by Gael Ann Dow, Professional Nanny
Searching for a new Nanny job in this economy can be very challenging. In my recent search for the next wonderful family to share my Nanny talents with, I had to do things a bit differently than I have in years past. I found myself registering with a larger number of traditional “brick and mortar” nanny agencies, both local and out of state, and creating a personal profile for use with an online nanny placement service.
The use of online nanny placement services means we, as Nannies, need to take more responsibly in the matching process. Families (and agencies) have always had the opportunity to check our work and personal references. Having the family also provide some references could be equally as valuable to the nanny. Speaking to several family references would be a excellent tool for gathering the kind of information that is needed to assess if the match may be a good one for nanny and family. Which of course is the key to a successful , happy relationship that benefits everyone especially the children.
As a career Nanny, with 25 years of experience interviewing for Nanny positions, this is the first time I have asked a family for references. I found the prospective family happy to provide the names and contact information of people willing to speak with me. Then I realized, oh dear, I’m going to need some questions to ask! And not just any old questions, but professional ones that would help me add some more pieces to the puzzle of who these people are, as I consider working for and, in my case as a live-in nanny, living with them too.
I did a few Google searches and checked a few of my favorite websites but I couldn’t find a thing that addressed this specific situation. There are plenty of resources out there if you are looking for some great interviewing questions to ask a family. There were even more sites for families to find helpful questions to ask the nanny candidate, but what I needed didn’t fit either of those categories. I did find some information on questions to ask a reference but they were all related to the business world. I needed questions that addressed the parents; character, lifestyle, values, parenting style and family priorities. Keeping in mind that my questions (and a critique of my conversation with each reference) would most likely be reported back to the family, I wanted my questions to be well thought out and professional.
When I couldn’t find what I was looking for online, I knew just where to turn. I went straight to the experts, of course! I emailed professional nanny friends and the online nanny groups I belong to asking them what questions they would ask if given the chance to talk to friends, co-workers and former employees (not necessarily the previous nanny) of a family they were in the process of interviewing. Within a few minutes I started receiving replies and few short hours later I had enough helpful responses to tackle the task of writing up my questions.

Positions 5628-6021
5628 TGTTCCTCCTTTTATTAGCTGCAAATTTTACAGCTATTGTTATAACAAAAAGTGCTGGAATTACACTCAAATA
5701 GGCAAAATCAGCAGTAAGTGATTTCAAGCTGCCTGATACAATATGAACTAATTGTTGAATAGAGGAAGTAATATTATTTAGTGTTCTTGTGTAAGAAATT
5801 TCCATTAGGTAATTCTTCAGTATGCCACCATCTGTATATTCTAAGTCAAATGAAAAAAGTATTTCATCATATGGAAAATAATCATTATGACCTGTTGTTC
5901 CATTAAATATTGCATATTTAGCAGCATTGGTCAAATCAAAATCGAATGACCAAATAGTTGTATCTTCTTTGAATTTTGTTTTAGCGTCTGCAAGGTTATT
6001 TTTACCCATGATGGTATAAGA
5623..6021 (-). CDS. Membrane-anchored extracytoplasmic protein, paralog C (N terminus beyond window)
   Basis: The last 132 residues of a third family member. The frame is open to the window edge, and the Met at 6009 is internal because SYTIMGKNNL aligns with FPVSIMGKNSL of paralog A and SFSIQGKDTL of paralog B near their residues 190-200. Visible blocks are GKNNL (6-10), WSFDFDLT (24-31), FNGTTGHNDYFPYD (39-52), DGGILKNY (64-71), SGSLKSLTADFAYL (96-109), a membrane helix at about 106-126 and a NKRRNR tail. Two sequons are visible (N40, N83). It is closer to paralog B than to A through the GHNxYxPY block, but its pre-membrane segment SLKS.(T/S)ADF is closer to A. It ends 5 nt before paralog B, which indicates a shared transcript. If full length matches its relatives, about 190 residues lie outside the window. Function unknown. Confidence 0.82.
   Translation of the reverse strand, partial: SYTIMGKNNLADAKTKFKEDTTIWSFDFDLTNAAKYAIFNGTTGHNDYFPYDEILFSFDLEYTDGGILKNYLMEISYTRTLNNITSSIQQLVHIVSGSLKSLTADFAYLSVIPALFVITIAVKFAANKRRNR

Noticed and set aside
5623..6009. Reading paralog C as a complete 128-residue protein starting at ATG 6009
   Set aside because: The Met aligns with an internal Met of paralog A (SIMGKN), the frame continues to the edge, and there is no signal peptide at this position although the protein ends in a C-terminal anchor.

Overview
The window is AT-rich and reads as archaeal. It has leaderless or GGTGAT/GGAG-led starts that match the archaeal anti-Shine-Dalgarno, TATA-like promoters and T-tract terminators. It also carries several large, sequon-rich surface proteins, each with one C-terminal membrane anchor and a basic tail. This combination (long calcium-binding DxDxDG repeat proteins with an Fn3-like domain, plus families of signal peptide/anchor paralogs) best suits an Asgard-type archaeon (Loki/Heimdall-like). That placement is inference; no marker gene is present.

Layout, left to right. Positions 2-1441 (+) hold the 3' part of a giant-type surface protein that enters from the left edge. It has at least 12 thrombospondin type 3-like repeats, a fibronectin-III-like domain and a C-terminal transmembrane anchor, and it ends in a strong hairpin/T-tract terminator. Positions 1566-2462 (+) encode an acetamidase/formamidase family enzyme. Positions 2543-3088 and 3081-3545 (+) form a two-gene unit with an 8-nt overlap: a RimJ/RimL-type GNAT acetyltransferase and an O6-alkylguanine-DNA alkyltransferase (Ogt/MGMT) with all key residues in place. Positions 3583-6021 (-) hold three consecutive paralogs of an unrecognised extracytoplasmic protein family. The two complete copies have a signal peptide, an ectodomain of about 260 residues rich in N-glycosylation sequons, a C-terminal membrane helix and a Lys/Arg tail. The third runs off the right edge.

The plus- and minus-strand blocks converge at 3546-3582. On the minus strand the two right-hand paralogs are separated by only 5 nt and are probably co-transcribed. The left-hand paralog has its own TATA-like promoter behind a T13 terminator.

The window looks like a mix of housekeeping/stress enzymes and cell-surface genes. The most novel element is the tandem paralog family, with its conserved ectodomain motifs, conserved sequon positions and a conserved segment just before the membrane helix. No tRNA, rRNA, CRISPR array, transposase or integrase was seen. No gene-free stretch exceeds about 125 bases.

Getting started I found this bit of advice particularly helpful: figure out first what answers you’re hoping to get because once you figure that out it will be easier to think of what questions to ask. This advice helped me think through just want kind of information I was trying to learn about the family or confirm from my own observations during our face to face interview.
Although your information goals will vary from family to family, I think sharing the thoughtful brainstorming responses I received will be helpful to any nanny wanting to devise her own list of family reference checking questions.
I wish to thank everyone who submitted input!
Here are the responses, organized into three broad categories but in no particular order with names removed for privacy. Naturally, not all these questions will be appropriate for your situation and you would want to word your questions to suit your style.
General questions – for anyone, friends, neighbors or others
How did you come to know the family?
Can you tell me one great experience you shared with the family?
How long have you known the family/or parent?
How would you describe them as people and as parents, the two being completely different (obviously paraphrase).
Would you describe them as being punctual when you’ve made arrangement with them?
What words would you use to describe them.
What information do you think I most need to know about them?
Do you feel they communicate well?
Do they strike you as emotionally stable?
Hmmmm…things I would like to know are some character strengths and maybe (gently) ask for one weakness.
How long have you known this family?
In what capacity do you know them?
What is your relationship with them?
How often do you visit in their home?
Have you ever stayed in their home for an extended period?
Ask if the parents have talked about or asked about any particular child issues. That might give you a clue on how they will be as parents or at least see as “issues” they are concerned with.
Ask for some words that describe the mom/dad so you can get a sense of her/his personality.
Tell me what you love about this family and why?
Tell me how you think I can be of a help to this family? (this is where opinions about their child-rearing will likely come out)
Tell me what things you feel this family will want me to help with? (this is where their observations about the family’s personal blind spots will come out)
What qualities do you most admire about ________________?
If you were asked to care for _______________ child (ren), what do you think their expectations would be?
What impressions have you had about how ____________________ balance the demands of work and responsibilities of parenting?
Open-ended questions like,
Have you ever lived with (names) before, or stay together while on a trip?
Based on that experience, what should I know so I could fit into their home without friction?
For instance (if they look blankly at you), do they wake up alert and cheerful and ready for the day, or grumpy and nonfunctional….or somewhere in between?
Is there anything I haven’t asked that you would like to share with me?
Would you work as a nanny for them? Why?
Does she/he communicate well?
What type of person would work best with ___ (mom or dad’s name)?.